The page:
"In this engrossing study, Matthew Hedstrom provides nothing less than a series of revelations—about the construction of liberal religion, the circulation of books, and indeed the making of modern spiritual selves. Hedstrom's work will reshape historians' understanding of religion in 20th-century America. For those who wish to push the historical analysis, this book will also invite new questions about liberal religion in 2013 and beyond.”—Lauren F. Winner, Assistant Professor of Christian Spirituality, Duke Divinity School

"Hedstrom brilliantly describes some of the unforseen results of this new complicity between religion and consumer culture." —The Journal of Unitarian Universalist History

"In the modern age of mass-culture and commoditization, liberal religious intellectuals reasoned that the consumption of good books could make a far-reaching contribution to the spiritual formation of American readers. Matthew Hedstrom delivers a deeply thoughtful and thoroughly researched study that urges us to recognize how liberal religion used mass-culture rather than just sneered at it, and to think hard about reading and spirituality today. The legacy of liberal religion is larger than we might have thought.”—David Morgan, Professor of Religion, Duke University

Reviews
The Rise of Liberal Religion has been reviewed in Journal of American History, Journal of the American Academy of Religion, American Historical Review, Journal of Religion, Church History, Christian Century, Books and Culture, Journal of Interdisciplinary History, Modern Intellectual History, Theology, Textual Criticism, Choice, Register of the Kentucky Historical Society, US Intellectual History blog, Journal of Unitarian Universalist History, other sites online.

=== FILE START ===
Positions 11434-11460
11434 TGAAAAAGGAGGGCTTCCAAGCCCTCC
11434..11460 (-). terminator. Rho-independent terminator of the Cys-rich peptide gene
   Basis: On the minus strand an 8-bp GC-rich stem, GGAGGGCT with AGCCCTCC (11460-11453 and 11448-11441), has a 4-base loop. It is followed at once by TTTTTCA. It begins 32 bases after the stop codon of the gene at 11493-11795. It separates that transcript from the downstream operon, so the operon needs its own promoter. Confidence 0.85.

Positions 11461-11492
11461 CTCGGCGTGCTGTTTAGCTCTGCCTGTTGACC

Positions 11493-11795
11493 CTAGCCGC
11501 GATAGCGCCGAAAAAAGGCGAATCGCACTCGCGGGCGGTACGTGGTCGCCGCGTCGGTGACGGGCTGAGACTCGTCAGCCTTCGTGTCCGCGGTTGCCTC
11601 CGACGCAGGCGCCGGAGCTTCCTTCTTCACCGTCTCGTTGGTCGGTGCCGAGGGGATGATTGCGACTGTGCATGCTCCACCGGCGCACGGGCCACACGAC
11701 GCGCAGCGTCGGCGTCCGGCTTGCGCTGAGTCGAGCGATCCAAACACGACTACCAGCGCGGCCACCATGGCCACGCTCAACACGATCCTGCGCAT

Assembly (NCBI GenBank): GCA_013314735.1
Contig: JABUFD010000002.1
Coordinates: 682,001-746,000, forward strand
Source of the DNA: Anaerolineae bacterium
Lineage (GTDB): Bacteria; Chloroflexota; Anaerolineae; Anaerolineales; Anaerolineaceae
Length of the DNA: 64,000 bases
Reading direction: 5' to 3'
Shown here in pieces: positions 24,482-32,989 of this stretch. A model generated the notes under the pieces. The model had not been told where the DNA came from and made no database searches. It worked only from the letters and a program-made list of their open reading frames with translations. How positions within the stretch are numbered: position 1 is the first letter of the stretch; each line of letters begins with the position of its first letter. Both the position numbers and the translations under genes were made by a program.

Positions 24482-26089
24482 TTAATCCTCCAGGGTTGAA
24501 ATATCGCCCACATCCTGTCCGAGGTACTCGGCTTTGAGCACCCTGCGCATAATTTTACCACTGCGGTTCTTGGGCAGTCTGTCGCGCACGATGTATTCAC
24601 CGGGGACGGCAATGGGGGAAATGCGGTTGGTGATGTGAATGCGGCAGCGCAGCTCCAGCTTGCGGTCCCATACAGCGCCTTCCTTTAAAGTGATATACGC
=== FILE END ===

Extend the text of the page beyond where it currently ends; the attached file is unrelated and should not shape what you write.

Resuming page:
Media
“When the Mainline Told Us What to Read,” Christian Century, Now and Then blog, June 5, 2013   

“Historian Matthew Hedstrom Details the Evolution of ‘Post-Protestant Spirituality’” ShelfLife@Texas Blog
 
 
“Book Culture and the Rise of Liberal Religion,” Religion and Politics January 29, 2013
 
 
Interview, Religion in American History blog, “Liberals Rising.” Part 1 | Part 2 

Interview, WMRA’s Virginia Insight, “Religion and the Hidden Impact of Books.” December 6, 2012“
 

A History of the Unaffiliated: How the ‘Spiritual Not Religious’ Gospel Has Spread,” Religion Dispatches, October 24, 2012
 

New Books in Religion podcast interview

Description

The story of liberal religion in the twentieth century, Matthew S. Hedstrom contends, is a story of cultural ascendency. This may come as a surprise-most scholarship in American religious history, after all, equates the numerical decline of the Protestant mainline with the failure of religious liberalism. Yet a look beyond the pews, into the wider culture, reveals a more complex and fascinating story, one Hedstrom tells in The Rise of Liberal Religion.

Hedstrom attends especially to the critically important yet little-studied arena of religious book culture-particularly the religious middlebrow of mid-century-as the site where religious liberalism was most effectively popularized. By looking at book weeks, book clubs, public libraries, new publishing enterprises, key authors and bestsellers, wartime reading programs, and fan mail, among other sources, Hedstrom is able to provide a rich, on-the-ground account of the men, women, and organizations that drove religious liberalism's cultural rise in the 1920s, 1930s, and 1940s. Critically, by the post-WWII period the religious middlebrow had expanded beyond its Protestant roots, using mystical and psychological spirituality as a platform for interreligious exchange. This compelling history of religion and book culture not only shows how reading and book buying were critical twentieth-century religious practices, but also provides a model for thinking about the relationship of religion to consumer culture more broadly. In this way, The Rise of Liberal Religion offers both innovative cultural history and new ways of seeing the imprint of liberal religion in our own times.

Contact

hedstrom@virginia.edu
@HedstromMatt
434-924-6314

Postal Address

Department of Religious Studies
University of Virginia
PO Box 400126
Charlottesville, VA 22904

Office Location

Gibson Hall
1540 Jefferson Park Ave.
Room S013 (Ground Level)